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Teach your child the Underwear Rule and help protect them from abuse. It's a simple way that parents can help keep children safe from sexual abuse – without using scary words or even mentioning sex.

PANTS is a really easy way for you to explain the Underwear Rule to your child:Underwear Rule dad daughter on sofa

  • Privates are private
  • Always remember your body belongs to you
  • No means no
  • Talk about secrets that upset you
  • Speak up, someone can help

Privates are private

Be clear with your child that the parts of their body covered by underwear are private.

Explain to your child that no one should ask to see or touch their private parts or ask them to look at or touch anyone else's.

Sometimes doctors, nurses or family members might have to. Explain that this is OK, but that those people should always explain why, and ask your child if it's OK first.

Always remember your body belongs to you

Let your child know their body belongs to them, and no one else.

No one has the right to make them do anything that makes them feel uncomfortable. And if anyone tries, tell your child they have the right to say no.

Remind your child that they can always talk to you about anything which worries or upsets them

No means no

Make sure your child understands that they have the right to say "no" to unwanted touch – even to a family member or someone they know or love.

This shows that they're in control of their body and their feelings should be respected.

If a child feels confident to say no to their own family, they are more likely to say no to others.

Talk about secrets that upset you

Explain the differences between 'good' and 'bad' secrets.

Phrases like "it's our little secret" are an abuser's way of making a child feel worried, or scared to tell someone what is happening to them.

Good secrets can be things like surprise parties or presents for other people.

Bad secrets make you feel sad, worried or frightened.

Your child needs to feel able to speak up about secrets that worry them and confident that saying something won't get them into trouble.

Telling a secret will never hurt or worry anybody in your family or someone you know and love

Speak up, someone can help

Tell your child that if they ever feel sad, anxious or frightened they should talk to an adult they trust.

This doesn't have to be a family member. It can also be a teacher or a friend's parent – or even ChildLine.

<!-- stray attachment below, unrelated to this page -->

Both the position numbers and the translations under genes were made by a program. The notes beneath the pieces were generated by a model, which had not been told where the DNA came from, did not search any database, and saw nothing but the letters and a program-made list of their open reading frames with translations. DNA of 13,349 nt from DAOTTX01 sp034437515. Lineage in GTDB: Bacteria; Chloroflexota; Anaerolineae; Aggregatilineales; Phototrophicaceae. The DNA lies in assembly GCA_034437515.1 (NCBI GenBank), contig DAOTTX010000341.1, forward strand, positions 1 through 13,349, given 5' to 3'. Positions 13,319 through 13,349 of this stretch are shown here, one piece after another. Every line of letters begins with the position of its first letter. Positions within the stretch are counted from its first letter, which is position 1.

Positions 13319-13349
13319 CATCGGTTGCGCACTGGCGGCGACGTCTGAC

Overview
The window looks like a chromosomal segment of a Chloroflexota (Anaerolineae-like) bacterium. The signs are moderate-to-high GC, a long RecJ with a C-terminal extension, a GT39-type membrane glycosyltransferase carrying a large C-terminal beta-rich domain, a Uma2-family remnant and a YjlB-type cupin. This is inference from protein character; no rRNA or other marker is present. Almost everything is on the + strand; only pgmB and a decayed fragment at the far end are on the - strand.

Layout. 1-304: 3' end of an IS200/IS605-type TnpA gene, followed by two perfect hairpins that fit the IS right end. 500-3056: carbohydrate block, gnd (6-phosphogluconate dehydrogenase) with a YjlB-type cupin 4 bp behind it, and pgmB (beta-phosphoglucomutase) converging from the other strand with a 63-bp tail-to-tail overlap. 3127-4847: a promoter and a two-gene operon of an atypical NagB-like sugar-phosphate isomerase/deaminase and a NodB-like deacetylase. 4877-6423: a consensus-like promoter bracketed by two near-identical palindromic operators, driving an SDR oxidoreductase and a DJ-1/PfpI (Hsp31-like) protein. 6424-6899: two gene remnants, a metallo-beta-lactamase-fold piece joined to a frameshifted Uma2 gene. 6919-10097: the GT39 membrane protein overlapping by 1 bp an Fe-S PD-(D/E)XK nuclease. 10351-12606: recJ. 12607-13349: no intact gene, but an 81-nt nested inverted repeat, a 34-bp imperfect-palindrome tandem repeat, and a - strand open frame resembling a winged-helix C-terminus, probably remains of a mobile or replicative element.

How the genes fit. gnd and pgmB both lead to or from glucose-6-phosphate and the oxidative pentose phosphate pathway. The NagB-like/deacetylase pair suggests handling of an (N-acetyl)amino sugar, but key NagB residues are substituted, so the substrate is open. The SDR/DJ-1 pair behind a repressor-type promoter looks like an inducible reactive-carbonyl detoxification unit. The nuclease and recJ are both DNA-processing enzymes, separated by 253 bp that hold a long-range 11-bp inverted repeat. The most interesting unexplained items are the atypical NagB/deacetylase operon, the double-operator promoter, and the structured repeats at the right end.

Remind them that whatever the problem, it's not their fault and they will never get into trouble for speaking up.

Who to contact

Contact Name
Helen Westerman
Contact Position
NSPCC Campaigns Manager





Where to go

Hargreaves Centre
112, Great Homer Street
L5 3LQ

Local Offer


In June, the NSPCC and Liverpool Safeguarding Children Board launched the PANTS campaign for the city. Talking PANTS is a simple way that parents can help keep their children safe from sexual abuse – without using scary words or even mentioning sex. The simple, age appropriate advice is helping parents to talk to their children about staying safe. To encourage even more parents to share these simple rules with their children, a new song and animation is now available which introduces ‘Pantosaurus’, the pant-wearing dinosaur.


We know that for many parents the idea of talking to their child about staying safe from sexual abuse can be overwhelming – and, although they know it’s an important conversation to have, they just don’t know how to go about it. They also worry about what’s the appropriate age to start the conversations but evidence suggests that messages about staying safe are the most effective when taught to a child at an early age. This local campaign complements the NSPCC’s Speak Out, Stay Safe programme which is aiming to visit every primary school in Liverpool advising children from age 4-11 years about how to stay safe from all forms of abuse.


PANTS is designed especially for 4-11 year-olds. The child-friendly language, colourful pictures and engaging characters makes it easy for parents to start the conversation with their child, sharing three key messages – that their body belongs to them, that they have the right to say no and to tell someone they trust if they’re ever worried about anything. It’s been adapted for use with children and parents with a mild/moderate learning disability and made into a short video for deaf/hard of hearing children and their families. There is additional guidance for foster carers and early years providers who may want to use it in pre-school settings. There is a PANTS school’s resource for KS1 pupils and it’s also been translated in several different languages.


We’d really appreciate you sharing the PANTS messages with families you come into contact with, either professionally or personally. All the materials are available to download, free of charge, from the NSPCC website:


If you would like to know more about the campaign, would like hard copy resources or to request an information session about how your organisation can promote PANTS, please contact:

Helen Westerman, NSPCC Campaigns Manager –

Tel: 07870 164937